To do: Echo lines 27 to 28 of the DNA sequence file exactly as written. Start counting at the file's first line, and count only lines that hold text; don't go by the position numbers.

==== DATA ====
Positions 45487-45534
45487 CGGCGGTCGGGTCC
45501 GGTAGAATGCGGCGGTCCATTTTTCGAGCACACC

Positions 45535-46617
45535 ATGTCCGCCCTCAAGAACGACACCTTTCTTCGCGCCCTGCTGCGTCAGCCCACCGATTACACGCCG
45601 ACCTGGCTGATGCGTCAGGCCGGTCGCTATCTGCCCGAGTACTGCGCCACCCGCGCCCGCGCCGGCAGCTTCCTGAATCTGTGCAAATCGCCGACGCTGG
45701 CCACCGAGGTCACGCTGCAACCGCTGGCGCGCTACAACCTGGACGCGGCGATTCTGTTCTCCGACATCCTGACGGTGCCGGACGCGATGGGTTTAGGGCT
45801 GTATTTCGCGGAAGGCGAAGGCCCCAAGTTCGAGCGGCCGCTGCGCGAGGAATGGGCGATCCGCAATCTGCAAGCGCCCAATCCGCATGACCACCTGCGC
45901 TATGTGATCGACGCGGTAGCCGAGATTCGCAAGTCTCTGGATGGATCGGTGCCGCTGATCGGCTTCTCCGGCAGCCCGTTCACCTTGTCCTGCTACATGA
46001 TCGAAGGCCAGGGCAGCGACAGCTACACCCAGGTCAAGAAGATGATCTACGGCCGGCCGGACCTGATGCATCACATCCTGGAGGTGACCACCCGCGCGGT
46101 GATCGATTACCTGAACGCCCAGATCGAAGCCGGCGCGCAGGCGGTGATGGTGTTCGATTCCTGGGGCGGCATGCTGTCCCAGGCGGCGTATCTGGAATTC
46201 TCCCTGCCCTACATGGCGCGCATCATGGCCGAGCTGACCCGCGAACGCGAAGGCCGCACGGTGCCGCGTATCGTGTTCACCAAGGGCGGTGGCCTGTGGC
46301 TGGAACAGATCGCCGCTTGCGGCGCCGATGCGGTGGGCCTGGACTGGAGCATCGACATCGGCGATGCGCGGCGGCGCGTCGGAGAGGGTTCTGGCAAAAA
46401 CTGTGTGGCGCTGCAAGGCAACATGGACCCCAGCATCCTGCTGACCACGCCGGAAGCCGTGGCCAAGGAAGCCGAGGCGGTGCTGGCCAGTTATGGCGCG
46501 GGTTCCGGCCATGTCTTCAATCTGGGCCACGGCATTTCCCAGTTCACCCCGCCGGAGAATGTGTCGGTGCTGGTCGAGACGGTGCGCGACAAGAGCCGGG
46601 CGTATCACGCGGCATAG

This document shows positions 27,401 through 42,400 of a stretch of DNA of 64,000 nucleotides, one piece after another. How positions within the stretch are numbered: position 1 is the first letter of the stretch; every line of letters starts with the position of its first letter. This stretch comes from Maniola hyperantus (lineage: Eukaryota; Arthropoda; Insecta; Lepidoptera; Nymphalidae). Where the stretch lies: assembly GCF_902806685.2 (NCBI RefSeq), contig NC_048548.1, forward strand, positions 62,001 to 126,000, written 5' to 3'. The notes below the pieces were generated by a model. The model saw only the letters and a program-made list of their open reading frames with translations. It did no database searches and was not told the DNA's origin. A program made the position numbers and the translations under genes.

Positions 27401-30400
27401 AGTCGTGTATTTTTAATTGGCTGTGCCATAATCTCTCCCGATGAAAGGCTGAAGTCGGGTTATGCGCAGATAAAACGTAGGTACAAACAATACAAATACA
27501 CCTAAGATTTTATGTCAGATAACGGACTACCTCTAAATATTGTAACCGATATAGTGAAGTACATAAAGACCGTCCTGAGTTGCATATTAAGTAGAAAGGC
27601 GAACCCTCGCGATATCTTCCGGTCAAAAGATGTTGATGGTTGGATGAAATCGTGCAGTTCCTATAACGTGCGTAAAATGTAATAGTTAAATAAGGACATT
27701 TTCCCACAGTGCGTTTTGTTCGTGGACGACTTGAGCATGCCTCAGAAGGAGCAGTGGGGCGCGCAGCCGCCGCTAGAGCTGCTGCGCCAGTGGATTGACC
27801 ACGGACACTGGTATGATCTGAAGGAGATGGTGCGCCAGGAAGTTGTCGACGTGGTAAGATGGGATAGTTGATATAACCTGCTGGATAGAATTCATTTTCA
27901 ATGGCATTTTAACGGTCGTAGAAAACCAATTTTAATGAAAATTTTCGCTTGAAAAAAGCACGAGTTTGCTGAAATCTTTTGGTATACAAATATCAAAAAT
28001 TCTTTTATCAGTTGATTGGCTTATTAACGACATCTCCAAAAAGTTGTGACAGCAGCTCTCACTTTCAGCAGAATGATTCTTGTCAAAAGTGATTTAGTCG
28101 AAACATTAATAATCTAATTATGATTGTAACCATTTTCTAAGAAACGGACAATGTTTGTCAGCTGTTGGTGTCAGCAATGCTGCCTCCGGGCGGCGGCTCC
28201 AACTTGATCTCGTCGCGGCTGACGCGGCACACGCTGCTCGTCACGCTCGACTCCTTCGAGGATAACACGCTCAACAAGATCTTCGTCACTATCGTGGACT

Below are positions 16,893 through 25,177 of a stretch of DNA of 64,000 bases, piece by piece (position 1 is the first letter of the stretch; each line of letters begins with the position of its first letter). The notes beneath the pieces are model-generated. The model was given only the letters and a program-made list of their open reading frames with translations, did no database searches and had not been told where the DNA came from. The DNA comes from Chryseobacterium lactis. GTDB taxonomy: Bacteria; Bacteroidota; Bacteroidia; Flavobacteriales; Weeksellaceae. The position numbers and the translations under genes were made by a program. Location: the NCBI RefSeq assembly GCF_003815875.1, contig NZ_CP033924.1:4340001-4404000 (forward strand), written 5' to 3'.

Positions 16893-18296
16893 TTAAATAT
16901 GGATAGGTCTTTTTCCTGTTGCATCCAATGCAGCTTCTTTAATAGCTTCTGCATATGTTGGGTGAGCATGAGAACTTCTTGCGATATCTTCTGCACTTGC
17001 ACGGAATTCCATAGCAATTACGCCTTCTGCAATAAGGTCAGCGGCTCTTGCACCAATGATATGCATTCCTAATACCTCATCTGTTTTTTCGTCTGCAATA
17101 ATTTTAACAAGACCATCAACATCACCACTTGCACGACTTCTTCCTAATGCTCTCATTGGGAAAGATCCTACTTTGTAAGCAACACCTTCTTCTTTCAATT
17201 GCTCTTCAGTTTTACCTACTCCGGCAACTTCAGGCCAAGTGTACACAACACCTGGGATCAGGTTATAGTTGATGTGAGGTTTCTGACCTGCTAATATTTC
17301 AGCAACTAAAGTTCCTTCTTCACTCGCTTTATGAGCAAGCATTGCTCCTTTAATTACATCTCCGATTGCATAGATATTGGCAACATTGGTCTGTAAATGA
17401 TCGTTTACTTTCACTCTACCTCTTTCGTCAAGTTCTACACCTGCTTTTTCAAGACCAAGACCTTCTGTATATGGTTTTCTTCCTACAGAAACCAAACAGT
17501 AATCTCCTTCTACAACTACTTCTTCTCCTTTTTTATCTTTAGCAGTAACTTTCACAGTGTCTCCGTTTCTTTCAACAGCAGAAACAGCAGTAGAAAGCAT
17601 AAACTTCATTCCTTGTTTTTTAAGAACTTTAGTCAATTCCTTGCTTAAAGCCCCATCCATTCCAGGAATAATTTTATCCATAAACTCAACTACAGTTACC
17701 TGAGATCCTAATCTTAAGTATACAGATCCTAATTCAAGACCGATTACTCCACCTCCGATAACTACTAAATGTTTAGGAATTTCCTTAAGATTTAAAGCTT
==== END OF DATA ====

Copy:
28201 AACTTGATCTCGTCGCGGCTGACGCGGCACACGCTGCTCGTCACGCTCGACTCCTTCGAGGATAACACGCTCAACAAGATCTTCGTCACTATCGTGGACT

Below are positions 16,893 through 25,177 of a stretch of DNA of 64,000 bases, piece by piece (position 1 is the first letter of the stretch; each line of letters begins with the position of its first letter). The notes beneath the pieces are model-generated. The model was given only the letters and a program-made list of their open reading frames with translations, did no database searches and had not been told where the DNA came from. The DNA comes from Chryseobacterium lactis. GTDB taxonomy: Bacteria; Bacteroidota; Bacteroidia; Flavobacteriales; Weeksellaceae. The position numbers and the translations under genes were made by a program. Location: the NCBI RefSeq assembly GCF_003815875.1, contig NZ_CP033924.1:4340001-4404000 (forward strand), written 5' to 3'.